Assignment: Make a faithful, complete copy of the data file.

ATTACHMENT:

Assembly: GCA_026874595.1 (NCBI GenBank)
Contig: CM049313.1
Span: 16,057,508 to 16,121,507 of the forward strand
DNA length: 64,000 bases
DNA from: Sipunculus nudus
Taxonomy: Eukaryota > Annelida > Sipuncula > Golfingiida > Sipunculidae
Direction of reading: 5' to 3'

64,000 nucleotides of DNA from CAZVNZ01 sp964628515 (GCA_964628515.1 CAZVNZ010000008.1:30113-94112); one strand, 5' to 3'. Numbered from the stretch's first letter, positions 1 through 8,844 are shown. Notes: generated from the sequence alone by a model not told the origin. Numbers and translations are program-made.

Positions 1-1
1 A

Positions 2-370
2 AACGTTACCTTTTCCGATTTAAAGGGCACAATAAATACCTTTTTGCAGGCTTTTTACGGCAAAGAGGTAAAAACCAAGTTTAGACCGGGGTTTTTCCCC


Assembly: GCA_026874595.1 (NCBI GenBank)
Contig: CM049313.1
Span: 16,057,508 to 16,121,507 of the forward strand
DNA length: 64,000 bases
DNA from: Sipunculus nudus
Taxonomy: Eukaryota > Annelida > Sipuncula > Golfingiida > Sipunculidae
Direction of reading: 5' to 3'

64,000 nucleotides of DNA from CAZVNZ01 sp964628515 (GCA_964628515.1 CAZVNZ010000008.1:30113-94112); one strand, 5' to 3'. Numbered from the stretch's first letter, positions 1 through 8,844 are shown. Notes: generated from the sequence alone by a model not told the origin. Numbers and translations are program-made.

Positions 1-1
1 A

Positions 2-370
2 AACGTTACCTTTTCCGATTTAAAGGGCACAATAAATACCTTTTTGCAGGCTTTTTACGGCAAAGAGGTAAAAACCAAGTTTAGACCGGGGTTTTTCCCC